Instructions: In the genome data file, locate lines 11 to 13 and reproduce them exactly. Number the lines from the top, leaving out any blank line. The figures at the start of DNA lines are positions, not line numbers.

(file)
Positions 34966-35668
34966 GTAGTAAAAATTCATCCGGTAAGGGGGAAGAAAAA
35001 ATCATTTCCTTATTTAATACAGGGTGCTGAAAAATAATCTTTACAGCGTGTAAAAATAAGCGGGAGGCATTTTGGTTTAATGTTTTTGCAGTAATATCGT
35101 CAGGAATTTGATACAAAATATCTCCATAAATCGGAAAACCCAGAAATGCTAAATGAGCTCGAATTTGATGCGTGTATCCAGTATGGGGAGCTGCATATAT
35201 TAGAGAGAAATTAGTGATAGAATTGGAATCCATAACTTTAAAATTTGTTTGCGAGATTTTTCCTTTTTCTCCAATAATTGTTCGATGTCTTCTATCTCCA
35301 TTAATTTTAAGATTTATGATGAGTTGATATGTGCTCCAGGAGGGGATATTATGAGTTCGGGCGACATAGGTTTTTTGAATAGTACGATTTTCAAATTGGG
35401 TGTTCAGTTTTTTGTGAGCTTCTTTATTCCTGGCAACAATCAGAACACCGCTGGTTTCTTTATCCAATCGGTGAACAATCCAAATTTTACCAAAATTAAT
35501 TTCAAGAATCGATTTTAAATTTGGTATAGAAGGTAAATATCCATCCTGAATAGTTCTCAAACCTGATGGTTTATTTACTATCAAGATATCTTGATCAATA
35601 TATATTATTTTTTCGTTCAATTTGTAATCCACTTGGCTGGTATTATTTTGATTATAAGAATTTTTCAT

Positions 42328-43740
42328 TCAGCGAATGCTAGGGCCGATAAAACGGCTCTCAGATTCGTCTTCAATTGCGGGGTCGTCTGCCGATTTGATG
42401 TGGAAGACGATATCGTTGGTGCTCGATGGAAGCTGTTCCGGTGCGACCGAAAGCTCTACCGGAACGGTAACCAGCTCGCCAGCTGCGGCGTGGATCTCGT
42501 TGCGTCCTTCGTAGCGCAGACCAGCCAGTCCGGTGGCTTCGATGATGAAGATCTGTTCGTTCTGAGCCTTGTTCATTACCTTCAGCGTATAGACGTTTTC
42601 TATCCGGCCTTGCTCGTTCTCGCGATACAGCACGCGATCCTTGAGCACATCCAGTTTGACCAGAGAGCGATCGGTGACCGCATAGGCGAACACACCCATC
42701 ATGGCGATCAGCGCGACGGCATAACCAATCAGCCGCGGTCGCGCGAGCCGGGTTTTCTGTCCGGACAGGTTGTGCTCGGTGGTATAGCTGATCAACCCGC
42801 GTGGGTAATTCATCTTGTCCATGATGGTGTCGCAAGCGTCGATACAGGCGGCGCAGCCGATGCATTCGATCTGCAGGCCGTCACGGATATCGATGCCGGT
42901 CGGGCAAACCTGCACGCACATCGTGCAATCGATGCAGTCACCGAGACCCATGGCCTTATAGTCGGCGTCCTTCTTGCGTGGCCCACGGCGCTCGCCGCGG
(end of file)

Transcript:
42328 TCAGCGAATGCTAGGGCCGATAAAACGGCTCTCAGATTCGTCTTCAATTGCGGGGTCGTCTGCCGATTTGATG
42401 TGGAAGACGATATCGTTGGTGCTCGATGGAAGCTGTTCCGGTGCGACCGAAAGCTCTACCGGAACGGTAACCAGCTCGCCAGCTGCGGCGTGGATCTCGT
42501 TGCGTCCTTCGTAGCGCAGACCAGCCAGTCCGGTGGCTTCGATGATGAAGATCTGTTCGTTCTGAGCCTTGTTCATTACCTTCAGCGTATAGACGTTTTC